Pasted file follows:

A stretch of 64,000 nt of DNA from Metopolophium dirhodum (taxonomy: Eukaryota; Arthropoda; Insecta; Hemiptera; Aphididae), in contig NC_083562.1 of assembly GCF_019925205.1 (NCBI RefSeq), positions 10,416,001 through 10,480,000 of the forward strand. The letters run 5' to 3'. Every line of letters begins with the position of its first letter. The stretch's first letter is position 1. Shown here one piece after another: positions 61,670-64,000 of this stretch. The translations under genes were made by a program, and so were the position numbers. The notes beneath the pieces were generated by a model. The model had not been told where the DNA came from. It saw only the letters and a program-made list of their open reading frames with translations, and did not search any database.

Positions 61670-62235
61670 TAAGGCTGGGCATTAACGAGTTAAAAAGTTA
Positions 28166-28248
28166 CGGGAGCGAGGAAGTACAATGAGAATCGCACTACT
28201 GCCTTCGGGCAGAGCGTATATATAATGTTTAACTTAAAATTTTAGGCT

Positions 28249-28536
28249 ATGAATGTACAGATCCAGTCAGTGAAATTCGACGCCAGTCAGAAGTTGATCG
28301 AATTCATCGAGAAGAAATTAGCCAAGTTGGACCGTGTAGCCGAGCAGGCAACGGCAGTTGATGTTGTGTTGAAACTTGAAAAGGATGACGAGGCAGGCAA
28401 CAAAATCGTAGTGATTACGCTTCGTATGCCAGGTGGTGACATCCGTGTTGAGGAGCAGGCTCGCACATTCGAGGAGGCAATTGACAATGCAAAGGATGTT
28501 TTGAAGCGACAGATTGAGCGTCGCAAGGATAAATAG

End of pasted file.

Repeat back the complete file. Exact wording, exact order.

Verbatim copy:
A stretch of 64,000 nt of DNA from Metopolophium dirhodum (taxonomy: Eukaryota; Arthropoda; Insecta; Hemiptera; Aphididae), in contig NC_083562.1 of assembly GCF_019925205.1 (NCBI RefSeq), positions 10,416,001 through 10,480,000 of the forward strand. The letters run 5' to 3'. Every line of letters begins with the position of its first letter. The stretch's first letter is position 1. Shown here one piece after another: positions 61,670-64,000 of this stretch. The translations under genes were made by a program, and so were the position numbers. The notes beneath the pieces were generated by a model. The model had not been told where the DNA came from. It saw only the letters and a program-made list of their open reading frames with translations, and did not search any database.

Positions 61670-62235
61670 TAAGGCTGGGCATTAACGAGTTAAAAAGTTA
Positions 28166-28248
28166 CGGGAGCGAGGAAGTACAATGAGAATCGCACTACT
28201 GCCTTCGGGCAGAGCGTATATATAATGTTTAACTTAAAATTTTAGGCT

Positions 28249-28536
28249 ATGAATGTACAGATCCAGTCAGTGAAATTCGACGCCAGTCAGAAGTTGATCG
28301 AATTCATCGAGAAGAAATTAGCCAAGTTGGACCGTGTAGCCGAGCAGGCAACGGCAGTTGATGTTGTGTTGAAACTTGAAAAGGATGACGAGGCAGGCAA
28401 CAAAATCGTAGTGATTACGCTTCGTATGCCAGGTGGTGACATCCGTGTTGAGGAGCAGGCTCGCACATTCGAGGAGGCAATTGACAATGCAAAGGATGTT
28501 TTGAAGCGACAGATTGAGCGTCGCAAGGATAAATAG